Matrix metalloproteinases (MMPs) are believed to be involved in the invasion and metastasis of various human carcinomas. In the present study, the production levels of seven different MMPs (MMP-1, -2, -3, -7, -8, -9, and -13), the activation of the zymogen of MMP-2 (proMMP-2), the expression of membrane-type MMPs (MT1-, MT2-, and MT3-MMPs), and the tissue localization of the activated enzyme were examined in human invasive papillary thyroid carcinomas. Sandwich enzyme immunoassays revealed that among the MMPs examined, only the MMP-2 production level is significantly enhanced in the carcinoma tissues compared with the follicular adenoma and normal control thyroid tissues. Gelatin zymography indicated that the proMMP-2 activation ratio is considerably higher in carcinomas with lymph node metastasis than it is in those without metastasis, follicular adenomas, or normal controls (P < 0.01). Northern blot analysis of the expression of MT1-, MT2-, and MT3-MMPs, which are known to activate proMMP-2 in vitro, demonstrated the predominant expression of MT1-MMP mRNA in the carcinoma tissues (15 of 15 cases), whereas MT2-MMP expression was confined to 26% of the cases (4 of 15 cases), and no consistent expression of MT3-MMP was observed. MT1-MMP mRNA expression levels correlated with the proMMP-2 activation ratio (r = 0.692; P < 0.01), but such a correlation was not obtained with MT2-MMP. There was also a direct correlation between MT1-MMP expression and lymph node metastasis (P < 0.05). In situ hybridization indicated that both carcinoma and stromal cells express MT1-MMP transcripts (five of six cases). MT1-MMP was also immunolocalized to carcinoma and stromal cells in all of the carcinoma samples (26 of 26 cases), which were positive for MMP-2. In situ zymography indicated definite gelatinolytic activity in the carcinoma cell nests, which was abolished by incubation of the carcinoma samples with a synthetic MMP inhibitor before the reaction. These results suggest for the first time that among seven different MMPs, the production of proMMP-2 and its MT1-MMP-mediated activation in the carcinoma cell nests play an important role in the lymph node metastasis of human invasive papillary thyroid carcinomas.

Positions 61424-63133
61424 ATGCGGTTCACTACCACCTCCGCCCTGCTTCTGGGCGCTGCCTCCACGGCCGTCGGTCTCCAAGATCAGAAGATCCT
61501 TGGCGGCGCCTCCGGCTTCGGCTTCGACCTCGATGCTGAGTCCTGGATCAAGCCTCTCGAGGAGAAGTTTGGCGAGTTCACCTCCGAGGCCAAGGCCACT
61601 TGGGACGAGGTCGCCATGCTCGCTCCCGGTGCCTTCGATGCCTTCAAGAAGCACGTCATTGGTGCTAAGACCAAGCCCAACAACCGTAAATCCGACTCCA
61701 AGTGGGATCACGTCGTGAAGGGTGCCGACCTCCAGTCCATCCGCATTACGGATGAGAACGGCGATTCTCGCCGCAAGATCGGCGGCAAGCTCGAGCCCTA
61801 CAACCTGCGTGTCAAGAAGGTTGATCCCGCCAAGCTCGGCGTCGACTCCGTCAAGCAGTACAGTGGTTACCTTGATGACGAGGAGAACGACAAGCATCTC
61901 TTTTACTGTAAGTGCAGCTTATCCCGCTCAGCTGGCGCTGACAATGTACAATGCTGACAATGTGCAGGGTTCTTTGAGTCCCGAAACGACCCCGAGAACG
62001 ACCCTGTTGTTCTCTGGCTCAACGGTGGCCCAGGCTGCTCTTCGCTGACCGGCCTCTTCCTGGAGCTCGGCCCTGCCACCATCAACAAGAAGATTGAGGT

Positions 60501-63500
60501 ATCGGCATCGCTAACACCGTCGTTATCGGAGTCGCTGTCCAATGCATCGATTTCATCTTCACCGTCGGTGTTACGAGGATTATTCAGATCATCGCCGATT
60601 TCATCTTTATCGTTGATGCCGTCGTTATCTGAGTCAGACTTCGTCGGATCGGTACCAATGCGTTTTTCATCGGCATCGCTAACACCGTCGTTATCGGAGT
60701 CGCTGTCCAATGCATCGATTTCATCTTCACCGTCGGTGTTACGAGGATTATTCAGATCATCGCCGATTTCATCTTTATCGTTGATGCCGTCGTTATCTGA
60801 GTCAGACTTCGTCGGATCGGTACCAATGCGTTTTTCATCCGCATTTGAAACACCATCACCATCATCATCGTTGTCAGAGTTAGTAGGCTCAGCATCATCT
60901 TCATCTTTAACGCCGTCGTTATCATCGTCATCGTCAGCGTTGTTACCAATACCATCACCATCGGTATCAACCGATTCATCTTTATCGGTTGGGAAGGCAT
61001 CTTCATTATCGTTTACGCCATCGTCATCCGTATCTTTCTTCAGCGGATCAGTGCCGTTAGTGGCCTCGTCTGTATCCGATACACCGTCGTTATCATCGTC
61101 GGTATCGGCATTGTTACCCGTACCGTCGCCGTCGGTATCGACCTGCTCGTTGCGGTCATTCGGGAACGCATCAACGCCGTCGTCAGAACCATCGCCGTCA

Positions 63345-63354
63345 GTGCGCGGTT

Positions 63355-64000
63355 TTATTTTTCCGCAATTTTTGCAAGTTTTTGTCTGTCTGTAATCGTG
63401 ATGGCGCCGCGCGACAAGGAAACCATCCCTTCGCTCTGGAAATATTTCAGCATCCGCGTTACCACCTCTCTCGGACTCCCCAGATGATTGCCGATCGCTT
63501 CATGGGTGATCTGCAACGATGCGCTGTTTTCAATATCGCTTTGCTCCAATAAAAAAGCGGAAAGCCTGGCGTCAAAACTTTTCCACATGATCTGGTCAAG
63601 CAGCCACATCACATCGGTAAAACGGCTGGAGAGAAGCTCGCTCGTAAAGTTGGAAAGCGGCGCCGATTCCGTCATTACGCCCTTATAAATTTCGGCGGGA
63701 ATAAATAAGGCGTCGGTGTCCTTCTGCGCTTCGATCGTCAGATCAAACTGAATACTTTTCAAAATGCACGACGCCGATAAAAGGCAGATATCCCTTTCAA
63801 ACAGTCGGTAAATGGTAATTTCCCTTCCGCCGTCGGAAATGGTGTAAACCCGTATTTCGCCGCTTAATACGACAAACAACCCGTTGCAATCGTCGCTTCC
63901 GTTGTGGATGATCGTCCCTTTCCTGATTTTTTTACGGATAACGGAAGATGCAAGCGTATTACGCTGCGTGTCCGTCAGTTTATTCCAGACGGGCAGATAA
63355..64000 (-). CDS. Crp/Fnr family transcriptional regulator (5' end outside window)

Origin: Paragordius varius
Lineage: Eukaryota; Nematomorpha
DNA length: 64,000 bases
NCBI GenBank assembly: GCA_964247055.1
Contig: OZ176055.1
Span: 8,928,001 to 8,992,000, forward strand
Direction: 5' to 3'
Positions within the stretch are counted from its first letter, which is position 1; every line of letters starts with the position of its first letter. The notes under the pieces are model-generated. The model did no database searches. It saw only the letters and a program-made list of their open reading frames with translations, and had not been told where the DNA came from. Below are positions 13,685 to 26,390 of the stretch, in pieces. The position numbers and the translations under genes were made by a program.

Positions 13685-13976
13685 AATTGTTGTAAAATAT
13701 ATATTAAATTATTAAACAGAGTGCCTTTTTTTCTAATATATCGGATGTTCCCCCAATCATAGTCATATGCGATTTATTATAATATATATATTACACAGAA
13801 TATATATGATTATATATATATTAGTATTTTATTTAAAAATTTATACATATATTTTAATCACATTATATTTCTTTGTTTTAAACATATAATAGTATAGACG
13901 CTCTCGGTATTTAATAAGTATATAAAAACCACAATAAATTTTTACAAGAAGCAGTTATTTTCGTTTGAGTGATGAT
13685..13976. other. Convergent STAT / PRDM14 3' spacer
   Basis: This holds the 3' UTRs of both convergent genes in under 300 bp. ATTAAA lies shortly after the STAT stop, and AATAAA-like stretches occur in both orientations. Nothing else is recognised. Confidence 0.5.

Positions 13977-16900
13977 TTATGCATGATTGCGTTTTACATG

A characteristic of malignant tumor cells is their ability to invade the surrounding stroma and metastasize. The high frequency at which MMPs3 are detected at mRNA and/or protein levels in invasive tumor cell lines and various human carcinomas suggests that MMPs are implicated in invasion and metastasis (1, 2). Among the MMPs, MMP-2 (gelatinase A) is considered to be especially important in the degradation of the ECM that is associated with the malignant behavior of the tumor cells (3, 4). Similar to most MMPs, MMP-2 is secreted as an inactive zymogen (proMMP-2); therefore, overexpression is not sufficient for the in vivo action of MMP-2, and activation must be a prerequisite to its functioning in the specific tissue (5). ProMMPs can be activated by various factors such as organomercurials, serine proteinases, hypochlorous acid, and acid exposure (5), and serine proteinases including trypsin, plasmin, plasma kallikrein, and neutrophil elastase may be generally important as in vivo activators for proMMPs (3, 5). However, proMMP-2 is unique in that it is not activated by the serine proteinases (6) but rather by MT-MMPs with a transmembrane domain (7, 8, 9, 10). Although four different MT-MMPs (MT1-, MT2-, MT-3-, and MT4-MMP) have been identified (7, 8, 9, 10), MT4-MMP is distinguished from the others because of its low homology to other MT-MMPs (less than 30% homology to MT1-MMP at the amino acid level; Ref. 10) and lack of activator function.4

Human thyroid carcinoma tissues have been reported to express MMP-1 (tissue collagenase; Ref. 11) and MMP-2 (12, 13), and these MMPs are localized in the fibroblasts of the stroma adjacent to or close to the invading tumor cells (11, 12, 13). On the other hand, thyroid carcinoma cell lines with a highly metastatic potential are known to exhibit higher MMP-2 activity than the less metastatic cell lines (14). However, these reports did not study the expression of other MMPs including MT-MMPs or the activation of proMMP-2 in human thyroid carcinomas. In addition, tissue localization of activated MMP-2 has not been studied in any carcinoma tissues.

In the present study, we examined the production levels of MMP-1, MMP-2, MMP-3 (stromelysin 1), MMP-7 (matrilysin), MMP-8 (neutrophil collagenase), MMP-9 (gelatinase B), and MMP-13 (collagenase 3); the expression and localization of MT1-, MT2-, and MT3-MMPs; correlations between the expression of MT-MMPs and proMMP-2 activation; and the tissue localization of gelatinolytic activity in human invasive papillary thyroid carcinomas. The results suggest that overexpression of proMMP-2 and its MT1-MMP-mediated activation in the carcinoma cell nests are important in the malignant behavior of thyroid carcinomas.

Clinical Samples and Histology.